The following day was spent with a pair of lions at a sanctuary. I’m not usually one for getting excited about animals in captivity but this is Africa! On arrival the first job was to fill out an indemnity form. We were then given a sturdy stick each and told that they would usually distract and keep the lions entertained as opposed to our limbs. A moment that reminded me of our time with the mountain gorillas and being told to sit down if we were charged at. The lions in question were a brother and sister, fifteen months of age who had been rescued as cubs after their mother was killed. The aim of the sanctuary was to rear them and release them back into the wild which meant that the lions weren’t exactly tame and they were obviously being trained to look after themselves which I would guess involves hunting. A fifteen-month-old lion is a good sized animal, I would guess almost full sized and most definitely big enough to get you more nervous than bumping into next doors cat in your garden at home late one night. The stick didn’t exactly fill me with confidence that it would keep a lion distracted enough to stop it from ripping my limbs off. As it happens lions are extremely lazy animals, especially during the heat of the day which was exactly when we were visiting and they had also been on a walk with a group earlier in the morning. The result was a pair of lions that really couldn’t be arsed with us which, I suppose is better than a pair of lions full of energy. Once we met the lions and their keepers we took them for a walk out and about in the park, as one would. Walking through the African bush with a couple of lions in tow is a rather surreal experience. A lot of the time they just wandered off to the shade of a tree and chilled out and it soon became apparent that they were in charge of the show. I suspect the last person who tried to hurry a lion up didn’t last too long in the job. We all got an opportunity to have our photo taken with them, a moment that was hilarious to watch as absolutely none of us trusted ourselves to not provoke a tourism disaster for Zambia. As they lay down we had to individually approach them quietly from the side and crouch down behind them while keeping our stick in front of their nose as a little distraction. Sometimes they would play with the stick, on other occasions they looked at you with a look of sympathy. In one of my pictures, the brother lion is having a right good yawn which sums up what lions think of my company, not that I am too fussy as I can’t imagine there will be many other times in my life where I get to touch a lion.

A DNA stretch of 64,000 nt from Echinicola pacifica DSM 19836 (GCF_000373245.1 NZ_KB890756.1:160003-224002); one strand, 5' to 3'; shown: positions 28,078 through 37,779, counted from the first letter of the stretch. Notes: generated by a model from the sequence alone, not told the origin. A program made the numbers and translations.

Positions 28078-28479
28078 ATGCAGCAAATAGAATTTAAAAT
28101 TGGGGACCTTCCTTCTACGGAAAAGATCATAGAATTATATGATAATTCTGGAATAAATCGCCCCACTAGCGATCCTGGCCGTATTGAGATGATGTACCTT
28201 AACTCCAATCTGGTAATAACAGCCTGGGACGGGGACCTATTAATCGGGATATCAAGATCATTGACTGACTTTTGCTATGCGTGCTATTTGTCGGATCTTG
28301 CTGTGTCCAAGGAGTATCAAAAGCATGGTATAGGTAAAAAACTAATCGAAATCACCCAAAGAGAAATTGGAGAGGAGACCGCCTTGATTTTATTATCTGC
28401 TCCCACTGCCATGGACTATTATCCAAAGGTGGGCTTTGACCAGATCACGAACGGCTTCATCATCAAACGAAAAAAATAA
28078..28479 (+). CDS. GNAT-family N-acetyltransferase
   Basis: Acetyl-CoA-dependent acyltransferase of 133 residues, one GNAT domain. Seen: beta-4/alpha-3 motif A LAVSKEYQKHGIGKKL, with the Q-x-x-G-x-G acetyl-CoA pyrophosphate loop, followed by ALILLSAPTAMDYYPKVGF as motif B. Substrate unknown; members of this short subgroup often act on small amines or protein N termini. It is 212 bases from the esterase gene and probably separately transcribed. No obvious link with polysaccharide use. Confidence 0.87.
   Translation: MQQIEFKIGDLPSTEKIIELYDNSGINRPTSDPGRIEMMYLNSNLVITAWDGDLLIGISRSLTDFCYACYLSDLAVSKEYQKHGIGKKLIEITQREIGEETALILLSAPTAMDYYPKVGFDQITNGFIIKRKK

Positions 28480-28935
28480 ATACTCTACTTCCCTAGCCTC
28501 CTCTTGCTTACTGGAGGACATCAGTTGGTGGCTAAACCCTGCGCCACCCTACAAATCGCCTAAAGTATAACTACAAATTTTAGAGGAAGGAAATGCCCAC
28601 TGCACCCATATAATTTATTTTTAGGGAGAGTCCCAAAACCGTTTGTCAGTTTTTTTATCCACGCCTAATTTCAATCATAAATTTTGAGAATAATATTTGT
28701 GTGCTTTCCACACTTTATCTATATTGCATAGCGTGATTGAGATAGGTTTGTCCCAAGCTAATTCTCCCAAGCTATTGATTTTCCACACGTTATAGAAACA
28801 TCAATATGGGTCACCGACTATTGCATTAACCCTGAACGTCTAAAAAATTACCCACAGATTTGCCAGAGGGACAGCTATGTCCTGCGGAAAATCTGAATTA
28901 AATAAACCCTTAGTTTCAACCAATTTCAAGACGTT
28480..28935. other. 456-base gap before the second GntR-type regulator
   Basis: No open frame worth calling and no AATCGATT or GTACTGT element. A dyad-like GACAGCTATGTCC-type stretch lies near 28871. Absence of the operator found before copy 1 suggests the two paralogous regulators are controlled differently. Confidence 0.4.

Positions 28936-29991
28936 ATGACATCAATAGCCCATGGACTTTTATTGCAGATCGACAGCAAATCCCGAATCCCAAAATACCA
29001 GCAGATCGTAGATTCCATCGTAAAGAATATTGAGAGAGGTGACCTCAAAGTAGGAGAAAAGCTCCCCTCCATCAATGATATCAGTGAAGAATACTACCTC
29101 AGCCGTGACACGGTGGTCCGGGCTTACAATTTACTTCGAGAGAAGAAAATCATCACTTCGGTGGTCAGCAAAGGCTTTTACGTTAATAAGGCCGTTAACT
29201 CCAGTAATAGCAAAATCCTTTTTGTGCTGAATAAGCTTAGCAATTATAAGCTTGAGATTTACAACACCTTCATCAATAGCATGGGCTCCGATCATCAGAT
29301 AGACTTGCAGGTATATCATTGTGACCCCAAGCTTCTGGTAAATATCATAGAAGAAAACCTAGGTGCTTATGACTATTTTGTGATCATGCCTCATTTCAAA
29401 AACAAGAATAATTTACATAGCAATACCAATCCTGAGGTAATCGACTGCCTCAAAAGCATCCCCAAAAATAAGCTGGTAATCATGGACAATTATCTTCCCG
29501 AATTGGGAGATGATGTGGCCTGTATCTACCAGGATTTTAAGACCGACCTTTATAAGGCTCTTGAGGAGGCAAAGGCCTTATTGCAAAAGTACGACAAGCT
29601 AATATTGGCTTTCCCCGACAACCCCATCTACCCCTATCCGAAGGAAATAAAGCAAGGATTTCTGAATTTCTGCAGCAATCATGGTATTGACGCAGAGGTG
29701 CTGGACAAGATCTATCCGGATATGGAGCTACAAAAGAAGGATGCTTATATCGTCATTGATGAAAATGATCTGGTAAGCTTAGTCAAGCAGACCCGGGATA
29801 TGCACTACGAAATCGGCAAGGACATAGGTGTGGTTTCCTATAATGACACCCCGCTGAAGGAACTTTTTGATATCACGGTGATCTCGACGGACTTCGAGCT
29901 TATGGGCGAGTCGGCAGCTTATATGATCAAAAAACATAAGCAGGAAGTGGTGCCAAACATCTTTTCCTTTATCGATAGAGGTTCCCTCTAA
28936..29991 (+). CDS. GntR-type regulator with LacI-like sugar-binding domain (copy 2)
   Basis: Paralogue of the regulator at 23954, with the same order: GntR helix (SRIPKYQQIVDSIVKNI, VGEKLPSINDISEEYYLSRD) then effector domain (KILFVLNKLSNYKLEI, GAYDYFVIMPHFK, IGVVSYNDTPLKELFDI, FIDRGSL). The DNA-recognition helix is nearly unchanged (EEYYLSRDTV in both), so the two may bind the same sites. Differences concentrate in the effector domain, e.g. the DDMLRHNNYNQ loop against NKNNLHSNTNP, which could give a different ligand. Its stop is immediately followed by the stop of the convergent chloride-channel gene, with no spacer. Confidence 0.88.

Taken from my unpublished ‘The African Trigtale’. My experience on a ten week overland tour I did in East and Southern Africa in 2008. Kindly edited by Lauren Goringe.